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Bottles on a Plane: Yes or No?

Melanie Henrikson

Most people who have flown internationally in the past few years are aware of the restrictions on flying with liquids, aerosols and gels.

Each passenger is allowed one small clip-seal bag of liquids, with each container not larger than 100ml or 100grams. Although it’s undoubtedly annoying to be unable to fly with large bottles of shampoo or moisturiser, it’s not until you begin planning your first flight with a baby that the true impact of the liquid restrictions dawns on you. A baby’s entire diet is liquid and a couple of 100ml bottles are not going to be enough for anything but the shortest flight!

SO WHAT IS ALLOWED?

Rest assured, the regulations are more reasonable than it might seem at first as infants and young children are not subject to the same restrictions. Infant formula, breastmilk, milk or milk substitutes, boiled water, juice and baby food are exempt from the restriction. Parents and carers are able to carry “a reasonable quantity” of food and fluids for babies and young children onto the plane.

AT THE AIRPORT

Security screening officers have the final say about what amount is considered a reasonable quantity. These items still need to be presented separately for screening and may be x-rayed and tested for explosives. In some situations, you may be requested to taste some of the milk as a security precaution.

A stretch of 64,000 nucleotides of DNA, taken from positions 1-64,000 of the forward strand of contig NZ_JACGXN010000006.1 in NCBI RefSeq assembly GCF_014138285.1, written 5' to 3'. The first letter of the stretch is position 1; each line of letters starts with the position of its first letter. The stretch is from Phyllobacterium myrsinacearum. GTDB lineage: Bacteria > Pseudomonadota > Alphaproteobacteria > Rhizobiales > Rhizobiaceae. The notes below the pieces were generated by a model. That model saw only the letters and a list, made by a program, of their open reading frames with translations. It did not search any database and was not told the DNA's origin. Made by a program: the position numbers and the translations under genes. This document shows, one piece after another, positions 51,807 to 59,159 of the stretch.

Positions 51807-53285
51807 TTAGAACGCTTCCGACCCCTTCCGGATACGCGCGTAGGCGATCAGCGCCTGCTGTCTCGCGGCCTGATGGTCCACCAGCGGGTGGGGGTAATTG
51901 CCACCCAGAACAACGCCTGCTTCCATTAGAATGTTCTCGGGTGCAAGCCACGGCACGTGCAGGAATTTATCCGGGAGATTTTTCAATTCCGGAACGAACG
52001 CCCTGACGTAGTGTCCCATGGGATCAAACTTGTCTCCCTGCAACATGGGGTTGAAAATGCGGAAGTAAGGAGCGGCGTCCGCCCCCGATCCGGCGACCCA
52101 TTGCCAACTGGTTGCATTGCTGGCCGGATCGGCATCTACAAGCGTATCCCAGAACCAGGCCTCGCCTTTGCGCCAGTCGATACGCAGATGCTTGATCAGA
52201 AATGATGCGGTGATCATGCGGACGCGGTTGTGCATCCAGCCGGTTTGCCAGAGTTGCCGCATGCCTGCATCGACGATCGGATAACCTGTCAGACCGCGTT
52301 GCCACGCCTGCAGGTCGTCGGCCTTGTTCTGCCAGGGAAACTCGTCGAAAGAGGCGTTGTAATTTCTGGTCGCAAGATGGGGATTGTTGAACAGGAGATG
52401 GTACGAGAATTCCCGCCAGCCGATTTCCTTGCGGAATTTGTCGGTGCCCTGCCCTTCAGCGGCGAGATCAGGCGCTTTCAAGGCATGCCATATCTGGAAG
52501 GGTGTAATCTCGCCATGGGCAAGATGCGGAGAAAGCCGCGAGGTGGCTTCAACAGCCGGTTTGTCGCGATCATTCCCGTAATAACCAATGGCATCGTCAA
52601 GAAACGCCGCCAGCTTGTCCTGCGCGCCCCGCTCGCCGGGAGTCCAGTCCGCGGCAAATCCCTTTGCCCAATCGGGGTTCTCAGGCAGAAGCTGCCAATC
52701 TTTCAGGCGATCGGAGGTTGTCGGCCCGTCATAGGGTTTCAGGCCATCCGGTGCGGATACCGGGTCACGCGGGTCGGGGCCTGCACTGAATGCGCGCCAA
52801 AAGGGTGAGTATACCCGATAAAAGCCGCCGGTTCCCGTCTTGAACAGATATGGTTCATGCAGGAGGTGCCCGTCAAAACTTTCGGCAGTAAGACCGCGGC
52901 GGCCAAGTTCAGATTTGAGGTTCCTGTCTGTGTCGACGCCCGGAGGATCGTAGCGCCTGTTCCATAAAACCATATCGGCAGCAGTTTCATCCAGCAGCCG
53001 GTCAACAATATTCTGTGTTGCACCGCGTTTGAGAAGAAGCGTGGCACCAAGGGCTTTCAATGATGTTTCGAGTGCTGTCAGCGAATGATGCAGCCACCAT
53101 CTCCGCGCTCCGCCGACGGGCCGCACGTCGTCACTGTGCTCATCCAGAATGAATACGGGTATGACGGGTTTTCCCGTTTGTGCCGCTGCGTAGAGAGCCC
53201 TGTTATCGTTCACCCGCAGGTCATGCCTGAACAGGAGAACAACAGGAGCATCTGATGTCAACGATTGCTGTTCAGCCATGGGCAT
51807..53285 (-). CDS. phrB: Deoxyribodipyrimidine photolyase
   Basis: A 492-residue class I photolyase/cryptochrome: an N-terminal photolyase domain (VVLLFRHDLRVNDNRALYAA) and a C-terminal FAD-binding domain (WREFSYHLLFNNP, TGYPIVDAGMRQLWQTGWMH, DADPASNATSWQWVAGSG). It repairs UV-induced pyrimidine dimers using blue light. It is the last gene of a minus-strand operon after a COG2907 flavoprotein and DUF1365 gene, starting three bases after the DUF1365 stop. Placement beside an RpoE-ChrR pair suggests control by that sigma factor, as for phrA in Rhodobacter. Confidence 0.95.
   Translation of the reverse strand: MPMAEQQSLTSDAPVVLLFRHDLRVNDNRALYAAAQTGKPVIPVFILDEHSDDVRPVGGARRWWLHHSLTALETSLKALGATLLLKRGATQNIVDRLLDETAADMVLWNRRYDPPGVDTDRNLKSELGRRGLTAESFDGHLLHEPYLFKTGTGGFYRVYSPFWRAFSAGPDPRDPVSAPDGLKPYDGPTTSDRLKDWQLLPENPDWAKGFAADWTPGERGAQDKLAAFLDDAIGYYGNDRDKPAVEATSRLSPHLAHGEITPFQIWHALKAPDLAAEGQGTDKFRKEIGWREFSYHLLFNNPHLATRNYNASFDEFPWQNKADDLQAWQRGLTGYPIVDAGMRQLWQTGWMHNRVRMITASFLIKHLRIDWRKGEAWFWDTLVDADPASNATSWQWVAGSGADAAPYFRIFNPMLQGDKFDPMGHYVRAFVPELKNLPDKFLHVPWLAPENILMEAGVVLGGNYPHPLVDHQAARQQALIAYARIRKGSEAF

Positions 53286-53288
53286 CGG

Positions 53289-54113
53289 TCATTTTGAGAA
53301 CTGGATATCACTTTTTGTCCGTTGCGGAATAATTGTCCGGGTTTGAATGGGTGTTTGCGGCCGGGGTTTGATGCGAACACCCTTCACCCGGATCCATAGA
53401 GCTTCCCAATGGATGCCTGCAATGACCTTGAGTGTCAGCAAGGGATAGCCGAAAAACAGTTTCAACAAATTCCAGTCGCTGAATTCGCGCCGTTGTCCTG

You are permitted to carry ice packs or cooling bricks to keep milk cool on the plane. Gel-filled teething rings and toys are also allowed.

ONCE YOU’RE ON BOARD

Most airline staff are happy to heat a bottle on request. It’s a good idea not to wait until baby is too hungry though, in case there are delays. The staff may also wash a bottle or dummy if required.

WHAT ABOUT BREASTMILK?

Breastfeeding mothers are allowed to carry expressed breastmilk when travelling without their baby, in containers of 100 mls or less and no more than one litre in total.

It must be contained in a transparent, re-sealable plastic bag where the four sides add up to no more than 80 centimetres (e.g. 20×20 cm or 15×25 cm). Expressed breast milk in larger volumes must be carried in a suitably insulated container in checked baggage.

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Melanie Henrikson

A freelance writer and editor, proud mum to three gorgeous children, and with a tea habit which is bordering on an addiction, Melanie is passionate about travel. Whether camping on the Nullarbor, polar bear spotting in Alaska, exploring Norwegian fjords or sunbathing in the Canaries, nothing makes her happier than a new travel adventure. Melanie is a firm believer that children make fantastic travel companions. To read more of her writing, check out yourfamilycantravel.com, where you will find travel advice for families with young children More about the Author

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